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The US Mental Health Hotline Network Is Expanding, but Rural Areas Still Face Care Shortages

The National Suicide Prevention Lifeline’s 988 phone number, which launched July 16, was designed as a universal mental health support tool for callers at any time anywhere.

model 988 legislation for states that emphasizes the need for consistent services regardless of caller location.

For the new call system to be consistent, “you really need that full continuum of care,” Hepburn said. “The expectation isn’t that it’s available now. The expectation is,” he said, “your state would eventually get you there.”

But as 988 launched, most states had not passed legislation to fill gaps in mental health care.

In South Dakota, which has the eighth-highest suicide rate among states, health officials said responding to mental health crises in rural counties will be a challenge. So they plan to incorporate volunteer emergency medical services and fire department personnel into the emergency response to 988 calls on the ground. More than two-thirds of South Dakotans live in a mental health professional shortage area.

The state has only one professional mobile crisis team that responds to emergencies in person, according to South Dakota Department of Social Services Cabinet Secretary Laurie Gill. The mobile response team is located in South Dakota’s largest city, Sioux Falls, and serves the southeastern corner of the state.

“Some of our communities have virtual mobile crisis teams,” said Janet Kittams, CEO of Helpline Center, the South Dakota nonprofit that will answer the state’s 988 calls. “Some of our communities have co-responder models. Some of our communities will do direct response with law enforcement. So it really does vary quite a bit across the state.”

Sioux Falls is also home to one of the state’s two short-term crisis facilities. The other is more than 300 miles away, in Rapid City. South Dakota also has 11 community mental health centers that assess patients and provide outpatient treatment. Those centers also use law enforcement agencies to respond to mental health crises.

A Helpline Center counselor could direct a 988 caller to one of those centers.

“Sometimes, yes, you will have to drive a couple hours to get to a community mental health center, but sometimes not,” Kittams said. “Generally speaking, people who live in the rural parts of South Dakota very much understand that they potentially are going to have to drive to a resource, because that’s probably true in the other aspects of their life, not just for mental health care, but for other types of care or resources that they need.”

Helpline Center reported that its operators de-escalate 80% of calls without deploying a crisis team. But Vibrant Emotional Health, a nonprofit that co-administers the nationwide lifeline, has projected a fivefold increase in calls for South Dakota in the first year that 988 is in place. Any spike in calls will likely increase the demand on crisis teams.

Vibrant has said that 988 will reach at least an additional 2 million people nationwide in its first year. Half of them are expected to come through the diversion of mental health-related calls from 911 and other crisis centers to 988.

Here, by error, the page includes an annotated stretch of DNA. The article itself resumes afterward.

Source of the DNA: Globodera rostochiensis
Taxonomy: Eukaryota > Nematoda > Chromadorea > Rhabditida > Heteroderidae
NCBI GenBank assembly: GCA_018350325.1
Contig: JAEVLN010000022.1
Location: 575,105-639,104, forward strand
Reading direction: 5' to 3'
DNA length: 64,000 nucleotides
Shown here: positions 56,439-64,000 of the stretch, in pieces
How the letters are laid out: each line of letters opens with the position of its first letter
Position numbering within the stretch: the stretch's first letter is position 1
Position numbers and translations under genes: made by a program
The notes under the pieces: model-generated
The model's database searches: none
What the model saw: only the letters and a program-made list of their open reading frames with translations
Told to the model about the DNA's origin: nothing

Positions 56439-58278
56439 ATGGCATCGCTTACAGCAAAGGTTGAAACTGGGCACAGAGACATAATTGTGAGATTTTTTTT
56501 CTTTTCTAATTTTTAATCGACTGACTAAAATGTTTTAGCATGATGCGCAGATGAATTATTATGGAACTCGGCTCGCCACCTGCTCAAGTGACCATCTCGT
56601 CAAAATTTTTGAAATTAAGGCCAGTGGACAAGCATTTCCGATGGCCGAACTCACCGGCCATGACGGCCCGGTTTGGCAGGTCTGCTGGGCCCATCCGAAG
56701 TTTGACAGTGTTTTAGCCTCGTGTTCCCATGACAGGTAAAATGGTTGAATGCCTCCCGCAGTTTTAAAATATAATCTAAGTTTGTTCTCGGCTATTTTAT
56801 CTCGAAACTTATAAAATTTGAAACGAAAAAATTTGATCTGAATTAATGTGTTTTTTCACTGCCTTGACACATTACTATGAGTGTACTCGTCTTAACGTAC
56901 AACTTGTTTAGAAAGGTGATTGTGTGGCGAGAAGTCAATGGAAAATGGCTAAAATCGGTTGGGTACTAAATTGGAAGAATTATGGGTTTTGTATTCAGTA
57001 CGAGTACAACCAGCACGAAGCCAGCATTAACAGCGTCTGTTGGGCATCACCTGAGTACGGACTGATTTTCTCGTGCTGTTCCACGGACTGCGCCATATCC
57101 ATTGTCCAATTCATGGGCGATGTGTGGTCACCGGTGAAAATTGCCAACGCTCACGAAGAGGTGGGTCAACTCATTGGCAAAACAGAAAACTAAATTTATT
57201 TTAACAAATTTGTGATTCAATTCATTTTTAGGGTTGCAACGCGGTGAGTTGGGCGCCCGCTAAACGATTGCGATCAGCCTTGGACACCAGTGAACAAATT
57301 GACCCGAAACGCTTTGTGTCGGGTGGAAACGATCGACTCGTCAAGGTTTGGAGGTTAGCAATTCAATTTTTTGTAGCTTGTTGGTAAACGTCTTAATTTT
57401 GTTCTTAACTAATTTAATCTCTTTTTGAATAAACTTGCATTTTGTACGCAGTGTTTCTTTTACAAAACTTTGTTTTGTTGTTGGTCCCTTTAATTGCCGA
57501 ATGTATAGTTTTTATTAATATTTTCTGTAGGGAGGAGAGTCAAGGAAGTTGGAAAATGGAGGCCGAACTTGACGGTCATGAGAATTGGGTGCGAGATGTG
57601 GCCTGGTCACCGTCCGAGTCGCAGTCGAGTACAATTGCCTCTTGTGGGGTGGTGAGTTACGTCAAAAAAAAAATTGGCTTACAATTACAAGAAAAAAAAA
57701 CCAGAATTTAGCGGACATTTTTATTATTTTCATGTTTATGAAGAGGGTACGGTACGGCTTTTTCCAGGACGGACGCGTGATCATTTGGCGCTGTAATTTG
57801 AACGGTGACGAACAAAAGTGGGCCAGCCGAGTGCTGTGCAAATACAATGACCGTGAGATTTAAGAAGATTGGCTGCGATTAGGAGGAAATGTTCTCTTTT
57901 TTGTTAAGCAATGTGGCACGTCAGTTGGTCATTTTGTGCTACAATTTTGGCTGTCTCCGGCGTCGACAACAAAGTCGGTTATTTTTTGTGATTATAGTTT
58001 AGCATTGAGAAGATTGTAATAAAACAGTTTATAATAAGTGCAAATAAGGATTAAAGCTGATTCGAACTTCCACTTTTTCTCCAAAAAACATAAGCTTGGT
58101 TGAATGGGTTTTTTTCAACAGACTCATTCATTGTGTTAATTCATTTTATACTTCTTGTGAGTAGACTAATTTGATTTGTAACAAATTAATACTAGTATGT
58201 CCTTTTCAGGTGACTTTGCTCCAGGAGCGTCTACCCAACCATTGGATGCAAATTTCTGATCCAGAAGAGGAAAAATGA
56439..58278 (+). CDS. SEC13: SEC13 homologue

Just next door to South Dakota, Iowa entered the 988 era with a more robust mobile crisis response system — “at least on paper,” said Peggy Huppert, executive director of the Iowa chapter of the National Alliance on Mental Illness. Eighty-seven of the state’s 99 counties have a mobile crisis provider, but most Iowans live in a mental health professional shortage area.

The remaining 12 counties — all rural — rely on law enforcement and emergency medical technicians, Huppert said.

“We still have a long way to go with properly training all first responders, especially law enforcement, because law enforcement are trained to come to a scene and take control of the scene,” she said. “People who are in a behavioral health crisis, who are perhaps psychotic, sometimes they’re hearing voices, they’re hallucinating, they’re in an altered state. They are not prone to obeying commands. That’s where things often go sideways.”

Officials at a 988 call center for nine counties in east-central Iowa operated by CommUnity Crisis Services said that their mobile crisis teams will be composed only of counselors but that law enforcement agencies may be called if a team determines that’s necessary for its safety.

CommUnity Crisis Services has three mobile crisis service providers who arrive in unmarked vehicles.

Adrianne Korbakes, chief operating officer at CommUnity, said the mobile crisis teams are a great option in rural communities where seeking mental health treatment might carry a stigma. And with 988, she said, “you can call or text or chat from the privacy of your own home — nobody has to know that you’re accessing services.”

To prepare for those contacts, CommUnity has nearly doubled its staff during the past seven months — expanding from 88 employees in January to 175 in July.

Despite the 988 preparations in Iowa and South Dakota, neither state’s legislature has funded the system long term. In the National Suicide Hotline Designation Act of 2020, Congress gave states the authority to cover 988 expenses by adding a surcharge to cellphone service, but most have not done so.

Only 13 states have enacted 988 legislation, according to the National Alliance on Mental Illness, with varying applications and prescriptions on the continuum of care.

In Iowa, Huppert said, “there’s very much a wait-and-see approach.”

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